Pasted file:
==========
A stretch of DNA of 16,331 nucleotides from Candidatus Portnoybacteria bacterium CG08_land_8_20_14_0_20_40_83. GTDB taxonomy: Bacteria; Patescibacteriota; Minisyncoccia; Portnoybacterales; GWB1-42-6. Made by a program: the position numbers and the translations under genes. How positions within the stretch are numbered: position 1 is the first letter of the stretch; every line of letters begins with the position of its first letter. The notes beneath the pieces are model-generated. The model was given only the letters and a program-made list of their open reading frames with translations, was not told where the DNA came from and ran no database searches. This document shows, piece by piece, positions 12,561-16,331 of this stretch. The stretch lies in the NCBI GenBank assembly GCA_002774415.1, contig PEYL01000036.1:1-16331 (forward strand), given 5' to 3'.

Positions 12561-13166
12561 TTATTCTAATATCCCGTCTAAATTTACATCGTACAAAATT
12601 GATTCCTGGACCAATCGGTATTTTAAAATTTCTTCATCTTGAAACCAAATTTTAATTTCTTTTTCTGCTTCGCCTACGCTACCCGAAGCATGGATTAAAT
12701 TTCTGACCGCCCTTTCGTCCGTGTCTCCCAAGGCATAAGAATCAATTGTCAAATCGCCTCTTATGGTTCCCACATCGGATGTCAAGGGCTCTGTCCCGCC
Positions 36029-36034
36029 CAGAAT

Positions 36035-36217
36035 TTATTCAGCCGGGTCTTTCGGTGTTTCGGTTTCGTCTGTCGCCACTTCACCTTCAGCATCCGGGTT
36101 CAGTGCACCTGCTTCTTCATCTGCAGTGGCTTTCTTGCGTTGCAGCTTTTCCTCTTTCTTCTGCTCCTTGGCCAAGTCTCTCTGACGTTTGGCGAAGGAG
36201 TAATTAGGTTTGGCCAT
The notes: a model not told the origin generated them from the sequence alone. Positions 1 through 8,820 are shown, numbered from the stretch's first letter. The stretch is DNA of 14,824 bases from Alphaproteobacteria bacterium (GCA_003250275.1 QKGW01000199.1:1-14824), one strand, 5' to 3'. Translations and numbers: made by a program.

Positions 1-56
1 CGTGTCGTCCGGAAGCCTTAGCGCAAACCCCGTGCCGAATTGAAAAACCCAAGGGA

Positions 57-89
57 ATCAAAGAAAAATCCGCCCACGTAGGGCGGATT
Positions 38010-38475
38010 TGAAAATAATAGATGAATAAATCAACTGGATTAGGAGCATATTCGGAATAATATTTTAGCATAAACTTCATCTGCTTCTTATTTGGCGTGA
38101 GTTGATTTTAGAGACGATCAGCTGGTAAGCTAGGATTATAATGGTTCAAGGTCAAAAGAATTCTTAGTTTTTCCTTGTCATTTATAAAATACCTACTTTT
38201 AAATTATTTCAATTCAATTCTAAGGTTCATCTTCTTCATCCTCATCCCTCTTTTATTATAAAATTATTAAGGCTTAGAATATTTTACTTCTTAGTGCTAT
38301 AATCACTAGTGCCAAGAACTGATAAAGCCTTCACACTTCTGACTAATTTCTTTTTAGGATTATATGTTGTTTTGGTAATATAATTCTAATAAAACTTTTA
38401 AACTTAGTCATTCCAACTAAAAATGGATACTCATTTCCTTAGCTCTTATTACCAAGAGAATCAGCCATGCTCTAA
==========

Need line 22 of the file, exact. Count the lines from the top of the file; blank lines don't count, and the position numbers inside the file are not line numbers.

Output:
38401 AACTTAGTCATTCCAACTAAAAATGGATACTCATTTCCTTAGCTCTTATTACCAAGAGAATCAGCCATGCTCTAA